The concept of the multitier application services was born with the advent of remote OLE automation. Using this technology, it became possible to use remote procedure calls to access instances of components executing on another computer. The technique appeared seamless on the client application. It was as if the remote component were running locally. This ability allowed traditional two-tier client/server applications to include a middle tier that could contain business rules, act as a proxy to the database server, and provide other services. The three tiers were traditionally labeled the database, business rules, and presentation layers . While this solved some problems, it created new ones. How do we manage all these components? How about version synchronization? The best envisioned implementation of this architecture used an extremely thin client, which had no logic of its own beyond that needed to manage the display. The fattest part of the application is located in the myriad middle-tier components.
Unfortunately, this did not work very well with native Visual Basic because VB forms were private objects and couldn't be called remotely. This made creating a thin client difficult in Visual Basic. Anytime the business rules layer changed, it inevitably would force a revision of the UI as well, forcing another rollout to thousands of clients . It was possible to create a true thin client in VB, but because of VB's forms architecture these were invariably slow and complicated. This nullified many of the benefits of three-tier architecture.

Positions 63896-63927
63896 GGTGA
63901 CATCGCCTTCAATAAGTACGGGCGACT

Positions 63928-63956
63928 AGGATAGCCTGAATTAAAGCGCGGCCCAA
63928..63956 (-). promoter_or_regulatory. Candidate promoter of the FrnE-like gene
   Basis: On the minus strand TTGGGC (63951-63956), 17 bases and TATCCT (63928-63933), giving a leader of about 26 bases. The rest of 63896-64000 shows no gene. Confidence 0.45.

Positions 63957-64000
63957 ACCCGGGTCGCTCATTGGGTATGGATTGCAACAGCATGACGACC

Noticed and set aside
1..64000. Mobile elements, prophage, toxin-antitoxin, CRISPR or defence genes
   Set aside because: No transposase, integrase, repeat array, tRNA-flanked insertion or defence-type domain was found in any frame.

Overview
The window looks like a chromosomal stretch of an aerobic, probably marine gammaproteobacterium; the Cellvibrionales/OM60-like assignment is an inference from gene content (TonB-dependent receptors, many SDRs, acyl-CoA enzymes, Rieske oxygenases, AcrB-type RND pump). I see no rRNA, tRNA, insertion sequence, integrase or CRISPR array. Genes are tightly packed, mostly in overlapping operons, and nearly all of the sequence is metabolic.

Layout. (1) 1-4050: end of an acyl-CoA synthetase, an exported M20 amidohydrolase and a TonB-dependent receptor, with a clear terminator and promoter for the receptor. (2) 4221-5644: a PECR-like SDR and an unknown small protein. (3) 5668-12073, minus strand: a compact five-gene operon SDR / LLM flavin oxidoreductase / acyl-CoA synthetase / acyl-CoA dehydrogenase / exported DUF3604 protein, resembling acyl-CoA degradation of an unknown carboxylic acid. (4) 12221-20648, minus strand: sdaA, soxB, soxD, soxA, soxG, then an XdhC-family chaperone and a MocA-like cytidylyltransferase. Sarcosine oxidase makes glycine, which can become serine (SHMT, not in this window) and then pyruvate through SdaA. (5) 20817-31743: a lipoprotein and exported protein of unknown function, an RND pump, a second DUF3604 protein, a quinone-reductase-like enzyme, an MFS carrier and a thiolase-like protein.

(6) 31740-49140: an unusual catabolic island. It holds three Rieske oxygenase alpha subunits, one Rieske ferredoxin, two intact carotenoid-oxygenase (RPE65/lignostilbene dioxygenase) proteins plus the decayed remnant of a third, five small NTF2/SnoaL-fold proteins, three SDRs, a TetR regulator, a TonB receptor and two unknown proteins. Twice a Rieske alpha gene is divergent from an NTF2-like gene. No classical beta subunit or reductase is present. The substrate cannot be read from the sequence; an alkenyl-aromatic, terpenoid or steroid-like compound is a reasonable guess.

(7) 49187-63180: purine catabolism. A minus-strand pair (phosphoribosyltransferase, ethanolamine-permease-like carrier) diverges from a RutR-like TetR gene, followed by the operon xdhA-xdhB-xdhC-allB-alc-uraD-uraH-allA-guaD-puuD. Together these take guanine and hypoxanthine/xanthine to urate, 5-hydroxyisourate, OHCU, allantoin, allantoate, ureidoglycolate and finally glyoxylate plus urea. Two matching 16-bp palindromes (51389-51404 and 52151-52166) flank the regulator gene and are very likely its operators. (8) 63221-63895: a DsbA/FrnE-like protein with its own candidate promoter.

Enter the Web. Now we have a ready-made universal thin client in the web browser. However, the web browser as a thin client has its drawbacks as well. Web browsers are designed to present formatted pages of text and images to the user . They were not intended to be used as a forms engine. You are limited to the basic HTML form elements for your UI. The stateless nature of the Web forces us into a clunky programming model, where the presentation layer is disconnected from the middle tier components (ASP or ASPX Web Forms and the VB code behind them). This forces both a lowest -common-denominator approach to the UI and limits the degree of interaction possible between the server and the client. This has not changed, although it has improved some with ASP .NET.
Visual Studio .NET finally offers the ability to build a robust, native Windows-based thin client that is not limited to what is supported by the web browser. XML Web Services allows us to build server-side components that are managed by the IIS and accessible to a variety of client platforms, not limited to Microsoft products. In addition, the Web Services themselves can be hosted on a variety of platforms, not just Microsoft servers. The best part is that in order to host Web Services, your server only needs the standard HTTP Port 80 open to provide these services.